We are of the opinion that the Tribunal was right. It is well-settled by the scheme of the Act as clarified by several decisions that even though the taxable event is the manufacture or production of an excisable article, the duty can be levied and collected at a later stage for administrative convenience. The scheme of the said Act read with the relevant rules framed under the Act, particularly rule 9A of the said rules, reveals that the taxable event is the fact of manufacture or production of an excisable article and the payment of duty is related to the date of removal of such article from the factory. In that view of the matter, the Tribunal dismissed the appeal and rejected the assessee's contention.
Appearing before us in support of the appeal, Mr. Rajiv Dutta, learned counsel for the appellant, contended that, in several decisions, it has been held, and referred us to the said decisions referred to hereinbefore, that the relevant date would be the date of manufacture and in this case the manufacture was complete before the introduction of the budget. It was submitted that until February 28, 1987, when, according to Shri Dutta, the goods had been manufactured, the goods in question were unconditionally exempt from the duty. Under the Finance Bill, 1987-88, the said products were made dutiable at the rate of 15% ad valorem on and from March 1, 1987. But the appellant had, in their factory, a stock of the said products which were duly manufactured, according to Shri Dutta, packed and ready for sale prior to February 28, 1987. In those circumstances, the goods in question, according to Shri Dutta, would not be subjected to duty at 15% ad valorem. Having considered the facts and the circumstances of the case, we are unable to accept this submission. Excise is a duty on manufacture or production. But the realisation of the duty may be postponed for administrative convenience to the date of removal of goods from the factory. Rule 9A of the said Rules merely does that. That is the scheme of the Act. It does not, in our opinion, make removal the taxable event. The taxable event is the manufacture. But the liability to pay the duty is postponed till the time of removal under rule 9A of the said Rules. In this connection, reference may be made to the decision of the Karnataka High Court in Karnataka Cement Pipe Factory v. Supdt. of Central Excise  23 ELT 313, where it was decided that the words "as being subject to a duty of excise" appearing in section 2(d) of the Act are only descriptive of the goods and do not relate to the actual levy. "Excisable goods", it was held, do not become non-excisable goods merely by reason of the exemption given under a notification. This view was also taken by the Madras High Court in Tamil Nadu (Madras State) Handloom Weavers' Co-operative Society Ltd. v. Assistant Collector of Central Excise  ELT (J.) 57. On the basis of rule 9A of the said Rules, the central excise authorities were within their competence to apply the rate prevailing on the date of removal. We are of the opinion that even though the taxable event is the manufacture or the production of an excisable article, the duty can be levied and collected at a later date for administrative convenience.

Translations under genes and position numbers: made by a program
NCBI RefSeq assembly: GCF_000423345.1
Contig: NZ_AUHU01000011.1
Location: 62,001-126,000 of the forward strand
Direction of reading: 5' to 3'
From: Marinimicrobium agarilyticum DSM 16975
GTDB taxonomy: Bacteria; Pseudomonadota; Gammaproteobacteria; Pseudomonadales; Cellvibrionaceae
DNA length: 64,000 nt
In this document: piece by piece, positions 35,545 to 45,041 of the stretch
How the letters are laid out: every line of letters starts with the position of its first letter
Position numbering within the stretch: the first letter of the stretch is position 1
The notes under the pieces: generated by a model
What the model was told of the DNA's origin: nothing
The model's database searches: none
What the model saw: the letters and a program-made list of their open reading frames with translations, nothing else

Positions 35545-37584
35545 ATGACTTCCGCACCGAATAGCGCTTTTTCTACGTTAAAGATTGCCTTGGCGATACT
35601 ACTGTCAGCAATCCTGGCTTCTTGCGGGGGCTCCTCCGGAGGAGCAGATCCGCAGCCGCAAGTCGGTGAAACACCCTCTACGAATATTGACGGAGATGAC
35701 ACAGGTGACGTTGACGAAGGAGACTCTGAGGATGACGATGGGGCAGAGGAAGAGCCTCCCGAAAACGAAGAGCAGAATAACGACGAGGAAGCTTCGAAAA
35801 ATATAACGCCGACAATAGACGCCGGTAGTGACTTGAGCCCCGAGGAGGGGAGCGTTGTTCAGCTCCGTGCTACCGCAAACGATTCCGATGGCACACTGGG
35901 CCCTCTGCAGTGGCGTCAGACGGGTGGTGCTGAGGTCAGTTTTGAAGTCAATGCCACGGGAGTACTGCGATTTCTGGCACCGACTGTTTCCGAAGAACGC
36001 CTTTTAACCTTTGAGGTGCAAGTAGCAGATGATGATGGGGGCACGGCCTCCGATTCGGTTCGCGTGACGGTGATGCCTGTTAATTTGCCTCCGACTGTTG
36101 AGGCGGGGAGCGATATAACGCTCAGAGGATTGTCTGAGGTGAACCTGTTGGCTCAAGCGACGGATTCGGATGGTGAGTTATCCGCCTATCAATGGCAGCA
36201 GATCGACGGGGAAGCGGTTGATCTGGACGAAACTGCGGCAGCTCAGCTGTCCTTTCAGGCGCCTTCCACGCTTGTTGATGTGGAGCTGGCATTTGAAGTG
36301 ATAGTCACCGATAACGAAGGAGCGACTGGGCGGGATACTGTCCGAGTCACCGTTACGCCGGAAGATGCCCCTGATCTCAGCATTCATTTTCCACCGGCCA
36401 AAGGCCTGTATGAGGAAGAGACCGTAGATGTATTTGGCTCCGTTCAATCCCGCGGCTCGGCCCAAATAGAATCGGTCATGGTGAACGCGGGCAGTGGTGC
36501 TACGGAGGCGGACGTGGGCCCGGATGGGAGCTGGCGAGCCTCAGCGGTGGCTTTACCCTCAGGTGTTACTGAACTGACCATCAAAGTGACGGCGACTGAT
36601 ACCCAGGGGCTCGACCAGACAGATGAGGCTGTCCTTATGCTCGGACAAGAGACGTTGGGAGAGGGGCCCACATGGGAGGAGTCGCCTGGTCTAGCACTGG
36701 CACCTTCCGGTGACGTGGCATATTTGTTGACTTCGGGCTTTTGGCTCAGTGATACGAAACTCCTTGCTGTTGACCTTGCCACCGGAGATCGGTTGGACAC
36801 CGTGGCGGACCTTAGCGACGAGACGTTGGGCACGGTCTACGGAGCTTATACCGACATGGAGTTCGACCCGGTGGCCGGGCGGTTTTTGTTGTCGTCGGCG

Having regard to the facts and the circumstances of this case and having regard to the scheme of the excise law, we are of the opinion that the Tribunal was right and that there are no grounds to assail the order of the Tribunal. In the aforesaid view of the matter, the appeal must fail and, accordingly, is dismissed. There will, however, be no order as to costs.